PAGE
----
All 31 years of my life have been spent living in Macon County. This is my home and the only home many of us will ever know. We all need to protect this land as much as humanly possible. This county and land are precious to me as well as to most of you all reading this I am sure, but when our land and streams become contaminated, by whatever means, many times it is difficult to reverse the damage. “If we're going to be told we can't build house! s until there's an environmental impact study done, we'll probably mov e on,” Cobb-Vantress representative Ben Green once stated. “Because there are a lot of little communities that want us. If we feel unwanted, we don't want to be here.” This type of stance should have not been stood for. Environmental impact studies are performed before large projects such as major highways and landfills are constructed. With the type of operation Cobb-Vantress is, why should this project be any different?
From my vantage point and that of many people I have came in contact with, this project was irresponsibly rushed through and has led to much disdain in some of our local government officials. One such official, Macon County Mayor Shelvy Linville stated in an article, “I am anxious for Cobb to get the hatchery and QA facility built for two reasons. It will create much needed jobs for Macon County citizens and secondly put to rest the negative speculation surrounding this project b! y showing people what Cobb and the business is really about.” I will definitely agree that jobs coming into our area are always welcome news. The part that irks me about the above comment is Mr. Linville's arrogant attitude that he knows best and seems to have little regard for the people that he serves
Speaking of Mr. Linville, I found it interesting that in the June 15, 2010, Macon County Chronicle article titled “A Message from Macon County Mayor Shelvy Linville,” the Democrat-turned-Independent county mayor mentioned most of his accomplishments but failed to mention one of his key achievements. Pointed out was his leadership during our two terrible natural disasters, luring back Fleetwood Homes, providing health insurance for county employees, securing a grant for waterlines in the county, etc. In the article, I could not believe that he did not mention the Cobb-Vantress project. I ! had to read the article again to believe the omission. Was there a rea son that Mr. Linville excluded this accomplishment?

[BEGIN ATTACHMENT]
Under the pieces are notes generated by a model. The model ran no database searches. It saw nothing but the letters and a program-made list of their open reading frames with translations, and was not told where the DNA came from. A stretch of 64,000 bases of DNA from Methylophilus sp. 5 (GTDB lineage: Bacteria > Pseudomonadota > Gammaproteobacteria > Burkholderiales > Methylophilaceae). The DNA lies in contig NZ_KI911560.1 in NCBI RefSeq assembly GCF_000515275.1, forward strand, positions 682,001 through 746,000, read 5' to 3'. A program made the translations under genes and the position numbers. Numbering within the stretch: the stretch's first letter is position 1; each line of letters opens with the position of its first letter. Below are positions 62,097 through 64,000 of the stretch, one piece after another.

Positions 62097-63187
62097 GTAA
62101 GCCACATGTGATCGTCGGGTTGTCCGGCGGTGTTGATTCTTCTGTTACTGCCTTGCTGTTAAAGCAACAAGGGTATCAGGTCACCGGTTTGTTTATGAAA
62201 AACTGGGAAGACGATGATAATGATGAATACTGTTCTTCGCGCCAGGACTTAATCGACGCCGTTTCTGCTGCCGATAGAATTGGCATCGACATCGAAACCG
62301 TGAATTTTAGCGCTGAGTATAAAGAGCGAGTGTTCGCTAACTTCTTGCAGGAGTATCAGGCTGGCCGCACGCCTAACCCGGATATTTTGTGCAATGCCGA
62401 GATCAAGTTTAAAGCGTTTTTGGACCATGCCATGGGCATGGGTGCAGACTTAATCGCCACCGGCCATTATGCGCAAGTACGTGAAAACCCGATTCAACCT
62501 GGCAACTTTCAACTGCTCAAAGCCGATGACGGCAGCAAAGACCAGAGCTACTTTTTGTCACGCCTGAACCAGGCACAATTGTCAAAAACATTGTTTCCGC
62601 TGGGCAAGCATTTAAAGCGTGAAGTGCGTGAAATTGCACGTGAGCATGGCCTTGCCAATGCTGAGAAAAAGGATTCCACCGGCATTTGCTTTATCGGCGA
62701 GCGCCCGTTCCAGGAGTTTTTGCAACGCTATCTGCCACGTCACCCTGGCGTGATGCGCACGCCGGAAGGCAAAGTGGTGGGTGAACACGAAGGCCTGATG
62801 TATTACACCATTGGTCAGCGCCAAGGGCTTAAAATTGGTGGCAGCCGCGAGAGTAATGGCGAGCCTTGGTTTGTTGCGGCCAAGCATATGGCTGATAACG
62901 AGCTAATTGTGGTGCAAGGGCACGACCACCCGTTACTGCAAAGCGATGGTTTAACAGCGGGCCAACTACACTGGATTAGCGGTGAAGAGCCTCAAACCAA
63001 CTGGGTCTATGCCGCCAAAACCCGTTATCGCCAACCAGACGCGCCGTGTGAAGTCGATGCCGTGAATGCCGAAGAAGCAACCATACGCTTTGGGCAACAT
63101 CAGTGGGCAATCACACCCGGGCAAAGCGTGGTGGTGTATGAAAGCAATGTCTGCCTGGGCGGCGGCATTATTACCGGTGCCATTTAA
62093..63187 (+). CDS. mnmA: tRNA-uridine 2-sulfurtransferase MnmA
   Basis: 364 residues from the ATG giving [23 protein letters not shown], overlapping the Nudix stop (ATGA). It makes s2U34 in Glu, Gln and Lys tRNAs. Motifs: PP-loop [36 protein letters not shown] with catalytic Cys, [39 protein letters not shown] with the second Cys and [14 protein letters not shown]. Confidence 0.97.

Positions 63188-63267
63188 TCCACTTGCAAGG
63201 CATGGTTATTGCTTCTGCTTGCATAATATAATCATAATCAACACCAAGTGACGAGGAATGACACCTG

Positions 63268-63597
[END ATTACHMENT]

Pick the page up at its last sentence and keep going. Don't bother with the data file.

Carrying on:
Just recently, a lady that resides near the hatchery site told me that she and others that live in that area were not even notified when blasting was to begin during the construction phase of the project. Apparently, there are several residents near the site that have endured foundation damage to their homes as a result of the blasting. I really feel for the residents that live in the Coolidge Road and Baker Drive area of Lafayette. I am almost positive if a chicken facility or house was being constructed adjacent to or across the road from County Mayor Linville, Lafayette Mayor James Y. Carter or any of our county commissioners' homes and properties, there would be outrage by those very officials. I know the site is located in the Lafayette Industrial Park, but I and many others feel that this type of facility should have been located somewhere ! more remote from a residential area rather than situated just across the street from one. I applaud Mr. David Harper and others for their efforts in calling for stricter zoning regulations involving this operation.
As I mentioned earlier, this county and its well-being are very important to me. Much of our area's identity involves the gorgeous scenery and its beautiful landscape. Due to our area's beauty and peacefulness, tourism has become a viable source of income for this county's economy. It is very important that we keep our land pure so we can preserve this sort of identity for our future generations and visitors. Maintaining a healthy tourism industry involves keeping this area as pristine and inviting as possible.
Since it appears that Cobb-Vantress is here to stay, I sincerely hope everything turns out for the! best. On the other hand, if residents become sick, wildlife is advers ely affected or our environment turns out to be polluted (e.g., what apparently happened to the Illinois River watershed in Oklahoma) due to the waste and fumes from this operation, people should seriously be held accountable.
A few last thoughts… The people in this county have just spoken; that much is a certainty. I congratulate Mr. Linville on his win in the general election. Although Mr. Linville was victorious this past Thursday night, I see a hidden message in the final results. Even though Mr. Linville, receiving 48.6 percent of the vote, bested both of his opponents, more voters still voted against him than for him. I am not saying Mr. Linville would have not won in a two-man race versus his closest competitor, but I am sure this fact has not left the incumbent mayor feeling overly confident. Hopefully this will be a wakeup call for Mr. Linville, as well as other elected officials, to stri! ve to become better representatives of the citizens they serve.
Although the election is over, the need of government of the people, by the people, for the people remains the same. We need elected officials that will stand up for their constituents and represent them like they would want to be represented. Residents in this county and across the country for that matter are fed up with government officials that put their own agendas first and not the people that they serve.
Ninth District, Northern Macon County, Tenn.